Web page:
– Marjorie

It really depends on how urgent the updates you need to make are. You say the house is livable, but that it needs updates. Is this for the purposes of decor? Or are there really important functions missing?

If it’s mostly decor, I wouldn’t make that a high priority unless you’re looking to sell the place fairly soon. I’d pay off the debt first.

If you’re in a position to sell soon or these repairs will make a significant functional improvement, then I’d go for the home repair.

Q2: Percentage of savings for retirement
We often hear of retirement savings goals such as: if you begin saving for retirement at age 20 you should strive to save 10% of your gross salary, if you begin saving for retirement at age 30 you should strive to save 15% of your gross salary, etc. When you think of the percentage of savings, should this be for a pre-tax account such as a 401K, a 457, or a pension plan or a post-tax account such as a Roth IRA? Or is it a combination of both?

– Kelly

Those numbers are very simplified “rules” for people who just want a quick answer without digging in deeper.

If you want to break down those numbers, my impression is that they assume you’re talking about an equal mix of pre-tax and post-tax savings. I would assume that of any simplified numbers bandied about for retirement.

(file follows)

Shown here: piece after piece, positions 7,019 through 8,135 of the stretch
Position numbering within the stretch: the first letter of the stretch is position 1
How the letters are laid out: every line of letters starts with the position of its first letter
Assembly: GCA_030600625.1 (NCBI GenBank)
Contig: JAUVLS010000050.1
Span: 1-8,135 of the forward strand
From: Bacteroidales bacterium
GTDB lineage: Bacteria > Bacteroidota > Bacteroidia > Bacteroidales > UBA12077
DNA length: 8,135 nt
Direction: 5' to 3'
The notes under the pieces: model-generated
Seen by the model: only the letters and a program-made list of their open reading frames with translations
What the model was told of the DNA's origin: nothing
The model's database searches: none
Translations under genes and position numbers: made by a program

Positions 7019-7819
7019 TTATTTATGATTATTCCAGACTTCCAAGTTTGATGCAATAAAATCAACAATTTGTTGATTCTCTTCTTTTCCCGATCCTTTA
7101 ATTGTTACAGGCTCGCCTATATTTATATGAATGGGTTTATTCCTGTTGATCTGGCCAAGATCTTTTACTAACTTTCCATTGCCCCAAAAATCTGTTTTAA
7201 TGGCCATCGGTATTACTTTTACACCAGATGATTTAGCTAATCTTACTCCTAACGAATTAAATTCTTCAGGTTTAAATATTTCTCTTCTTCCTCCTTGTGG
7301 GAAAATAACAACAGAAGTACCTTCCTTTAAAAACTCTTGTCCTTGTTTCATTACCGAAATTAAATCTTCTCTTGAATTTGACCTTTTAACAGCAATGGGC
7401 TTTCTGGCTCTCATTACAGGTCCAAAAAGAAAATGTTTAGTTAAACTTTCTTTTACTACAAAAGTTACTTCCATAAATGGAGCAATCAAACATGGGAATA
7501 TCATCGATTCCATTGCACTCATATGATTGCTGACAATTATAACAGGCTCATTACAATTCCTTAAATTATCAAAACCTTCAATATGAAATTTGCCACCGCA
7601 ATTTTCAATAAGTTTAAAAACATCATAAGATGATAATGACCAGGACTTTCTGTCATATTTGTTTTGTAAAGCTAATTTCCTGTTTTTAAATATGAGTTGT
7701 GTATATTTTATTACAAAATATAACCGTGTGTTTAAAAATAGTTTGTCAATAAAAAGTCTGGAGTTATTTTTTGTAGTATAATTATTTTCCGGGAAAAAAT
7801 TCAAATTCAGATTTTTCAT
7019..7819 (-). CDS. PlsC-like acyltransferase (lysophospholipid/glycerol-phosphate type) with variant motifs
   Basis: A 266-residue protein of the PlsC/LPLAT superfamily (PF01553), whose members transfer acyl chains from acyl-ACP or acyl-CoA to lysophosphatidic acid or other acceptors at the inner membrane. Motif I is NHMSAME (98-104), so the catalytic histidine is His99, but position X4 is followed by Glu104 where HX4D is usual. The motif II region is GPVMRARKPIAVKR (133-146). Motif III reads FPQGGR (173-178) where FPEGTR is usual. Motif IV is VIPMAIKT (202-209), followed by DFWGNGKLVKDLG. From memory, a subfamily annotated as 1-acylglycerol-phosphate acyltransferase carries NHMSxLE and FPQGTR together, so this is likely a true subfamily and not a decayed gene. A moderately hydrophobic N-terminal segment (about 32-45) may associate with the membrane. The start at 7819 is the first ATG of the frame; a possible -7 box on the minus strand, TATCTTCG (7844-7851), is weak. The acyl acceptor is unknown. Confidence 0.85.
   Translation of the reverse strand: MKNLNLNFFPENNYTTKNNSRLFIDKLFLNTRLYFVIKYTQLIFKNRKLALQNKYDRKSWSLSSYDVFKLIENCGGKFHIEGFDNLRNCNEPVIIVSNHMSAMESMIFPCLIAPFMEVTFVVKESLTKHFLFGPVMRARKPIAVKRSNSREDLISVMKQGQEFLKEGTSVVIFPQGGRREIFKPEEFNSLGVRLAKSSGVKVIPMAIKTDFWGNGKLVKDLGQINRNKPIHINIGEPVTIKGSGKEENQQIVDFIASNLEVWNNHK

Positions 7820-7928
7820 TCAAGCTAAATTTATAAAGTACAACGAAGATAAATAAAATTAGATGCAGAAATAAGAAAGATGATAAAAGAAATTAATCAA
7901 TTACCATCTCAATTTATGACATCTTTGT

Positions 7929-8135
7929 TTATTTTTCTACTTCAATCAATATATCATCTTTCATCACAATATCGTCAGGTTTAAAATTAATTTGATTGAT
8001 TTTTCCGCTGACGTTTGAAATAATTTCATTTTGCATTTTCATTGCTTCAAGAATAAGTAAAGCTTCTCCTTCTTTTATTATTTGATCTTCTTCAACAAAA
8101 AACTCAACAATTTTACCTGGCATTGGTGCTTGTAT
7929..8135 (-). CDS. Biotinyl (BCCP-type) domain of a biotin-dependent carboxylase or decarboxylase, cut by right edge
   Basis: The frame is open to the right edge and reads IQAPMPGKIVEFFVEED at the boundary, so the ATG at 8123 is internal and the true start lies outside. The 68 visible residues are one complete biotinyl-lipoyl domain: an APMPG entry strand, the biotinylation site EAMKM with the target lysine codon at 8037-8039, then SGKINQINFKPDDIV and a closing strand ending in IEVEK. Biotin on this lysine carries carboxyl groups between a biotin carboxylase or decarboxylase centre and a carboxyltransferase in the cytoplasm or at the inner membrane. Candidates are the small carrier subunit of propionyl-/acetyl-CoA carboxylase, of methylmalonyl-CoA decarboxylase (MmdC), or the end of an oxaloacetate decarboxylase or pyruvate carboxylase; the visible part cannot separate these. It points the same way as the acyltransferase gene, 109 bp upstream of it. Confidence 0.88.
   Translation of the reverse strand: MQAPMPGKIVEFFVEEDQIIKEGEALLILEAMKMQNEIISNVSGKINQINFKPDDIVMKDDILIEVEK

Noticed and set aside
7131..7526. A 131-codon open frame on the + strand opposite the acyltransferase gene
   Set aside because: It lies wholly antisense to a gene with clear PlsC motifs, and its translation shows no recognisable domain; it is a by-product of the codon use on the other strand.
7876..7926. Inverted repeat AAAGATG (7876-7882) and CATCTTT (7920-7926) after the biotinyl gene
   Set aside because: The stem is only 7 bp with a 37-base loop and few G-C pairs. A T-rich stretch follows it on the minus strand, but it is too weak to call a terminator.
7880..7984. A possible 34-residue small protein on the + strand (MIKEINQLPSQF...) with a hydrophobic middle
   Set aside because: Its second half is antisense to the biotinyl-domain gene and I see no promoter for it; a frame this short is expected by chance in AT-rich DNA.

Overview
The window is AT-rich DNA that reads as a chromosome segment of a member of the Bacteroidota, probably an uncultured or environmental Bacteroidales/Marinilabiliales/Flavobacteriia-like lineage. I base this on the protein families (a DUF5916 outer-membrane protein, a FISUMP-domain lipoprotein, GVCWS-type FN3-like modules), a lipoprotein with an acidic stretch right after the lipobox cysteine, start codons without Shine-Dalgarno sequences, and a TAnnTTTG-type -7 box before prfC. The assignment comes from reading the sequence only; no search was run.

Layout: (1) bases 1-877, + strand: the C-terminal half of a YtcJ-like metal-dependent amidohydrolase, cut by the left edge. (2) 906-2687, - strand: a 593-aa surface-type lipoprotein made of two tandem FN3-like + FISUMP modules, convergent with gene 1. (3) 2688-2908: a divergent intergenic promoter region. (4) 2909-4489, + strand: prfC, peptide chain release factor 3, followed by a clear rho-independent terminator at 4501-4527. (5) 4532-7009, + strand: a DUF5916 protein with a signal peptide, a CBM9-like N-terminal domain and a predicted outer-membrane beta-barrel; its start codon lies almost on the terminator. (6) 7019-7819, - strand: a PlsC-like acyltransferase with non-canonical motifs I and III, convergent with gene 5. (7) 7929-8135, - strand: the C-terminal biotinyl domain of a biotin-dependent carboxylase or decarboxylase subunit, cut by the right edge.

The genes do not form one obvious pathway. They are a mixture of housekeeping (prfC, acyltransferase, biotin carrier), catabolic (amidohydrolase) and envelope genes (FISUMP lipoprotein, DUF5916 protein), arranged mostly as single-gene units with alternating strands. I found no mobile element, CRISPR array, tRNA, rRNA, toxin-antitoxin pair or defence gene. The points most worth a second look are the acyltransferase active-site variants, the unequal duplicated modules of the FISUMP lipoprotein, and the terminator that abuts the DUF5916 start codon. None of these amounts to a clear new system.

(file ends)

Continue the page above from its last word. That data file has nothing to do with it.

I would never bank my entire retirement plan on such a number, though. Use some retirement calculators and get a strong sense of what you need for retirement.

Q3: Asking for wedding money tactfully
My fiancee and I have been dating for ~4 years. We both went to college and thanks to incredible parents, both managed to graduate without student debt. We’ve had our small debt struggles with credit cards, but we’ve got our act together for the most part. We currently rent in a not-too-desireable part of town, and as we both have fairly entry-level positions, it’s difficult to save the kind of money necessary to make a down payment on a house in a better area.

Her sister, who herself has been through 2 weddings, reccomended that for our wedding, we should ask for ONLY what we ABSOLUTELY need for our registry and ask for the rest in cash to put towards a home. This struck me as great advice, as in our 4 years together, we’ve accumulated more than we need without registering for things like tortilla warmers or color-coordinated coffee makers. However, I’m stuck trying to figure out how to ask in a classy, tactful way that doesn’t come off as a charity case. Do you have any reccomendations on how one might go about mentioning, on an invitation or otherwise, that this is our gift of choice?
– Pete

There is no real classy, tasteful way to say “give me money.” Not only does saying so imply that you’re expecting a gift, it’s also implying that you’re dictating what type of gift to give.